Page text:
1. Religion & Spirituality
Barbara O'Brien

Recognizing Near Enemies

By August 22, 2012

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There are good posts about "near enemies" at Dangerous Harvests and Recovering Yogi. What are near enemies?

Jack Kornfield wrote, "The near enemies are qualities that arise in the mind and masquerade as genuine spiritual realization, when in fact they are only an imitation, serving to separate us from true feeling rather than connecting us to it." So, for example, pity is the near enemy of compassion; indifference is the near enemy of equanimity. I think intellectualism is the near enemy of wisdom.

It is really hard sometimes to judge for ourselves whether we're really maturing spiritually or just kidding ourselves. This is one reason that it's good to check in with a teacher at least now and then, because a skillful teacher will point out your self-deceptions. Otherwise ego is our "teacher," and ego makes a terrible teacher.

Practice is a process of clarification, and mostly we are clarifying ourselves. As we clarify, we are closer to true feeling. We learn to stop trying to be the star of our own inner play. We also learn to be patient and compassionate with ourselves.

Sometimes we may feel we're "done." We recognize our past self-deceptions, but we think we've got most of them rooted out. That's another self-deception. The clarification process never ends.

Teachers tell us that realization doesn't mean our illusions disappear. Instead, realization is recognizing our illusions as illusions. This begins by letting practice bring us home to ourselves. Along the way we all get fooled by near enemies sometimes. And then we recognize the fooling, and let it go, and go on. That's our practice.

Near enemies are not necessarily "bad," as long as we don't cling to them for very long. They can teach us a lot about ourselves. However, sometimes people fall in love with a near enemy and can't let it go, and that's a massive hindrance. So watch out for that.

Comments
August 24, 2012 at 11:10 am
(1) Xavier Paolo Josh Ledesma Mandreza says:

Thank you, M’am Barbara, for reminding someone like me about this. In the Romantic Overview, I guess it’s quite challenging to accept this especially when I’m so FIXATED with that someone who I think is the right one for me, even though we are miles apart and he probobly does not know me that well.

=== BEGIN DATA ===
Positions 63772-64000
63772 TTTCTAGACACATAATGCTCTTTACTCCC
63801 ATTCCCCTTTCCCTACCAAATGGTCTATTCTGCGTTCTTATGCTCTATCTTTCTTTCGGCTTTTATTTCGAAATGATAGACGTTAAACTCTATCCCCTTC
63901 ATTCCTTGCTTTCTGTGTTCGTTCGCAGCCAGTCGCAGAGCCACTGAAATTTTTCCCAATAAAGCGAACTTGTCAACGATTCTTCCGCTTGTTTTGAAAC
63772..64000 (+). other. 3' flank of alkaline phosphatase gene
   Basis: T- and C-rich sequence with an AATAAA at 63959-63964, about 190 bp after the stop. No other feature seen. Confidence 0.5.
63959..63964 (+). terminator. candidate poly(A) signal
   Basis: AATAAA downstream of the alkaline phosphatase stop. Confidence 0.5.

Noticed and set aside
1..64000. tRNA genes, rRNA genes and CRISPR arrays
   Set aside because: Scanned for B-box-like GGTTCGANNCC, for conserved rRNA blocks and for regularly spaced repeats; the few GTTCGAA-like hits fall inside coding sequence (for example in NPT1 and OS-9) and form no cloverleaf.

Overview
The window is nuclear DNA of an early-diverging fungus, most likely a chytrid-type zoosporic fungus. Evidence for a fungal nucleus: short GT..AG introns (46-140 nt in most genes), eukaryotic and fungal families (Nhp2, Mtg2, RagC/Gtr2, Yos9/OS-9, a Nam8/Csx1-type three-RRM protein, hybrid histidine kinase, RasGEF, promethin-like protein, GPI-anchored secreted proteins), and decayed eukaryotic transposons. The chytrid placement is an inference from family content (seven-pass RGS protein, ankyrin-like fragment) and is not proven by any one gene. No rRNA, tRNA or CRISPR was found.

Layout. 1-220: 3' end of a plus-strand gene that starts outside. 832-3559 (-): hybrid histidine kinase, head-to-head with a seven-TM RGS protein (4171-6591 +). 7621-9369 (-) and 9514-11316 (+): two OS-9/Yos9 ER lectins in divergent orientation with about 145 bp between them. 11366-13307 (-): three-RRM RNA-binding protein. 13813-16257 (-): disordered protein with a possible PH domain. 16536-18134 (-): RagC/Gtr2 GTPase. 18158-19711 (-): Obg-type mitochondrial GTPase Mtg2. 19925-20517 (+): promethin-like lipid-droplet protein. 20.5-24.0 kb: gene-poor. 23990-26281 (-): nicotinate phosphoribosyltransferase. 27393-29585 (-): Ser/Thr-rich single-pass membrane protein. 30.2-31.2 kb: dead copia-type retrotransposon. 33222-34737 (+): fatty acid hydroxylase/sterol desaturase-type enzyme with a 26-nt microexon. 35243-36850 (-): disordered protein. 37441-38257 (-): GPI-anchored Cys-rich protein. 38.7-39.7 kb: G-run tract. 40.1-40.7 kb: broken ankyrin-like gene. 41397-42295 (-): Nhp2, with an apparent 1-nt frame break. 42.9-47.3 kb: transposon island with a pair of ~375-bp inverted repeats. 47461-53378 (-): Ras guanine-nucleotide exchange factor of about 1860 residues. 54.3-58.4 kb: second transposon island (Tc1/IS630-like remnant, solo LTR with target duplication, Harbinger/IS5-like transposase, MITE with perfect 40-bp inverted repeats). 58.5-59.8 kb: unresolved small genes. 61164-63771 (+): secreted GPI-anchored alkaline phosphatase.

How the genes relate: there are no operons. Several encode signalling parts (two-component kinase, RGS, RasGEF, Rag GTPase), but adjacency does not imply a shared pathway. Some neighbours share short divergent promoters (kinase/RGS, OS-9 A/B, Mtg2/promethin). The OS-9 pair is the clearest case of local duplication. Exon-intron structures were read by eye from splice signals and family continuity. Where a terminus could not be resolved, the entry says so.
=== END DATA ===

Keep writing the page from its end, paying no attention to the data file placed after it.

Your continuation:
The only Challenge I face though, is that how do I get over it without falling back to what I might have been before – Cold and Indifferent….Falling OUT of Love, as they say. It SCARES me, really. I don’t know if I could find that Someone like HIM – his Values and all, not just his Achievements and his Looks. I’m already beginning to understand how Powerful and Dangerous CLINGING can be. M’am Barbara…I’M SCARED. Really Scared. I’m not sure if this Practice can be the Right One for me. You mentioned before that most of us fall short in our Practice, and…I just don’t know…Maybe I…?

August 24, 2012 at 12:30 pm
(2) Barbara O'Brien says:

Xavier — First,, please don’t feel inadequate. I say if the practice doesn’t scare you at least some of the time, you aren’t doing it right. And my own practice is a sloppy mess sometimes.

Some teachers say that as our “way seeking mind” begins to click on, a lot of our old karma can ripen all at once and put us through a wringer. Awhile back Dosho Port wrote,

A related point comes to mind from the Diamond Sutra. It says that when we arouse way seeking mind we can expect to be blessed with a great deal of difficulty in a short period of time. Blessed? Wouldn’t true practice ameliorate our suffering? The Diamond Sutra says, no.

Instead, rather than our unwholesome karma coming to fruition over a long period of time, what we might get when we really arouse a clear and bright way seeking mind is a lot of bad karma arriving and maturing in a short period of time. And that’s a good thing. We’d be blessed with not suffering mildly for a long period of time but intensely for a short period of time. That intense suffering might be just what we need to burn our bullshit.

This may be something like what is happening in your life, so I encourage you to keep practicing! It’s not a sign you are failing, but a sign you are succeeding. :-) Sort of.

August 25, 2012 at 9:51 am
(3) Chelsea says:

Xavier, I can only speek from my own experience, and what I have found is that romantic desire is a near enemy of love! Desire (as in over the top longing) for a person, is like a thorn in the heart. Also, it clouds good judgement. I have started to make peace with the idea that I don’t need a lover…. And if I do, I’m being needy! My life is a LOT more peaceful since I just stopped looking for that. If a loving partner comes along and I’m ready to take on a commitment, then so be it if it doesn’t happen, I will still have a life that I can enjoy just as much. At the end of the day, even our lovers die.
-Chelsea

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